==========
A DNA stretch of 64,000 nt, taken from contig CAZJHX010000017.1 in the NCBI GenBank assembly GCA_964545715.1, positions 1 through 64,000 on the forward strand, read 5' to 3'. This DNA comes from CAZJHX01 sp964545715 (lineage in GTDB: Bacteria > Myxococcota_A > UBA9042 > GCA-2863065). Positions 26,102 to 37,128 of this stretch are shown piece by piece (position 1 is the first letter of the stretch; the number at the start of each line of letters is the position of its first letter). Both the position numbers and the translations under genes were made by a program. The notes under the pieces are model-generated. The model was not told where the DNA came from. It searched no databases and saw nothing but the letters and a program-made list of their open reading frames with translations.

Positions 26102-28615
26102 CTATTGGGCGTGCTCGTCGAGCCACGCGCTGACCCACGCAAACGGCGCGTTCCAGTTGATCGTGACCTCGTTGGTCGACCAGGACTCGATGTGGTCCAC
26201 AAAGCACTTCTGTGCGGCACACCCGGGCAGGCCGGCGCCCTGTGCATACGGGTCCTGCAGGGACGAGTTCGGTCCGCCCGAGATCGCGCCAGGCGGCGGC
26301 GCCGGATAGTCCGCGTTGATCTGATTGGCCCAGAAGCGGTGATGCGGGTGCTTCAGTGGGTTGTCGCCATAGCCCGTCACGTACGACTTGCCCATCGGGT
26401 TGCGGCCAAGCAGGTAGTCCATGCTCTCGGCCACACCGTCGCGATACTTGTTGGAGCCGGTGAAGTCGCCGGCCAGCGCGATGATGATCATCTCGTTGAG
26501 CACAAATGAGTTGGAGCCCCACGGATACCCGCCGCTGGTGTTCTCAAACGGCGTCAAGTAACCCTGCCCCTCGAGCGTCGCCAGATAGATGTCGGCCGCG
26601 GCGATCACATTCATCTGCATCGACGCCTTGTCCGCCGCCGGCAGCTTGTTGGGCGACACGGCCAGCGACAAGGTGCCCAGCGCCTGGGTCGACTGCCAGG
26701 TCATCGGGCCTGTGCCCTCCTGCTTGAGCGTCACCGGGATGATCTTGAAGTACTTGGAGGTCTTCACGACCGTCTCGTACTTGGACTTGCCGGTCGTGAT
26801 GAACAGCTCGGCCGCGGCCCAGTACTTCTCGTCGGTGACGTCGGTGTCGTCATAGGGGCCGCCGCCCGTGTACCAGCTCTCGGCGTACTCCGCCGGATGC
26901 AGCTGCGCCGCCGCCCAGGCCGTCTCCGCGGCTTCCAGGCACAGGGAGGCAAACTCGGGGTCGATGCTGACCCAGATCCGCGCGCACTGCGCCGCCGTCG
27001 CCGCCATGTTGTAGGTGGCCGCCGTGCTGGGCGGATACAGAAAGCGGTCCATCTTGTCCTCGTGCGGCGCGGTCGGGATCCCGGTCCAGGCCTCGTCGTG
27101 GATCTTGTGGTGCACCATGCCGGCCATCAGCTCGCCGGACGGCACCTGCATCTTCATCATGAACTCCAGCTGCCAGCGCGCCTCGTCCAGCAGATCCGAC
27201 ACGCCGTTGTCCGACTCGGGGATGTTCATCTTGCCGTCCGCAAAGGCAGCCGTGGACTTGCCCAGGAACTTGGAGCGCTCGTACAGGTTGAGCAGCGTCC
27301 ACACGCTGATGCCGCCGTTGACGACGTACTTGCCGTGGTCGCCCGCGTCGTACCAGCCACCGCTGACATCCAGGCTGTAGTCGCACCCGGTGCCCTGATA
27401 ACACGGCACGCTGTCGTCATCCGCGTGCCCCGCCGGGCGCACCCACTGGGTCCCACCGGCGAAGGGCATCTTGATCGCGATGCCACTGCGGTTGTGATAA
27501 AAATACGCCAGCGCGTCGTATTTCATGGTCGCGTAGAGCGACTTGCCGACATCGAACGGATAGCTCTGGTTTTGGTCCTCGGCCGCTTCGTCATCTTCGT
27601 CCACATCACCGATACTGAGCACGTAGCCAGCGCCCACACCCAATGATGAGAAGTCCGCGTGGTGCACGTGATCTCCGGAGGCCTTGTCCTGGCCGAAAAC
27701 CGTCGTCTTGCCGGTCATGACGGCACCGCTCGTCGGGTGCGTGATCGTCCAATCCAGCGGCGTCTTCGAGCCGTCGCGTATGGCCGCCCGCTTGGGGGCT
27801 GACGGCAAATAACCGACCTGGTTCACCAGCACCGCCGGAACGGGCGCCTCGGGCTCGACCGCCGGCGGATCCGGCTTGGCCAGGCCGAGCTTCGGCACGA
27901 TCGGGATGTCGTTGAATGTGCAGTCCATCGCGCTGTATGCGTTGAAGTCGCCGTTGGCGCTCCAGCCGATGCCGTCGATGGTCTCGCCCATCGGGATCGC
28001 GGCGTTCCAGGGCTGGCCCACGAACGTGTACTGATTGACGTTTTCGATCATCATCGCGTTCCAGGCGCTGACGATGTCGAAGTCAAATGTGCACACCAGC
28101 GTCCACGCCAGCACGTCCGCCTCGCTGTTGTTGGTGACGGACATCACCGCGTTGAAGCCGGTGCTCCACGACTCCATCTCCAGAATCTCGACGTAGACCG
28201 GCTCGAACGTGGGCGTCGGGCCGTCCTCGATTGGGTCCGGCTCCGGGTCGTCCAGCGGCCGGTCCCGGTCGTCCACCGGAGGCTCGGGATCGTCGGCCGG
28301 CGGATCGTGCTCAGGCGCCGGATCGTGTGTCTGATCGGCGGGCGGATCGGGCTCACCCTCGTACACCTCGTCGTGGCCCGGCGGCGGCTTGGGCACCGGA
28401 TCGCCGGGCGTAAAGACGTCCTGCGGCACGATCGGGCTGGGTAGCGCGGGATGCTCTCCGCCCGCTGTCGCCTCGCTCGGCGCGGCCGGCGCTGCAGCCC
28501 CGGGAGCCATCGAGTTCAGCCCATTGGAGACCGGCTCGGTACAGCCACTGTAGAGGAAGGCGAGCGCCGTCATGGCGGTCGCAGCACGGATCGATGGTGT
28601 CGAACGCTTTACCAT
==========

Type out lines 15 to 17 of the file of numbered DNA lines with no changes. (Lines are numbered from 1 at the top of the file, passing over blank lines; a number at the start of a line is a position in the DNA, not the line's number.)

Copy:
27301 ACACGCTGATGCCGCCGTTGACGACGTACTTGCCGTGGTCGCCCGCGTCGTACCAGCCACCGCTGACATCCAGGCTGTAGTCGCACCCGGTGCCCTGATA
27401 ACACGGCACGCTGTCGTCATCCGCGTGCCCCGCCGGGCGCACCCACTGGGTCCCACCGGCGAAGGGCATCTTGATCGCGATGCCACTGCGGTTGTGATAA
27501 AAATACGCCAGCGCGTCGTATTTCATGGTCGCGTAGAGCGACTTGCCGACATCGAACGGATAGCTCTGGTTTTGGTCCTCGGCCGCTTCGTCATCTTCGT